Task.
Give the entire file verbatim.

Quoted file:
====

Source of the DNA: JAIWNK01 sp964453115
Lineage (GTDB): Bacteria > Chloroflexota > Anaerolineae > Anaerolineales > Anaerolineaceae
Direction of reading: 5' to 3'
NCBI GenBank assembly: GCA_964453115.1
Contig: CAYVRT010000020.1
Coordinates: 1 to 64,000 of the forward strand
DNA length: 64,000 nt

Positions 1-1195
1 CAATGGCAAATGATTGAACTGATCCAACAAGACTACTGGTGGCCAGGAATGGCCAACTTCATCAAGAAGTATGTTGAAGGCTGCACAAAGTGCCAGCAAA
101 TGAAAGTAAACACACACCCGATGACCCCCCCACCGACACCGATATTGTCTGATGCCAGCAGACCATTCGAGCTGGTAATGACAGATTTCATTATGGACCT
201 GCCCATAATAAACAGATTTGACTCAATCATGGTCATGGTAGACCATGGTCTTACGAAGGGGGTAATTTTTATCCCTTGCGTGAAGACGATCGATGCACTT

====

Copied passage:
Source of the DNA: JAIWNK01 sp964453115
Lineage (GTDB): Bacteria > Chloroflexota > Anaerolineae > Anaerolineales > Anaerolineaceae
Direction of reading: 5' to 3'
NCBI GenBank assembly: GCA_964453115.1
Contig: CAYVRT010000020.1
Coordinates: 1 to 64,000 of the forward strand
DNA length: 64,000 nt

Positions 1-1195
1 CAATGGCAAATGATTGAACTGATCCAACAAGACTACTGGTGGCCAGGAATGGCCAACTTCATCAAGAAGTATGTTGAAGGCTGCACAAAGTGCCAGCAAA
101 TGAAAGTAAACACACACCCGATGACCCCCCCACCGACACCGATATTGTCTGATGCCAGCAGACCATTCGAGCTGGTAATGACAGATTTCATTATGGACCT
201 GCCCATAATAAACAGATTTGACTCAATCATGGTCATGGTAGACCATGGTCTTACGAAGGGGGTAATTTTTATCCCTTGCGTGAAGACGATCGATGCACTT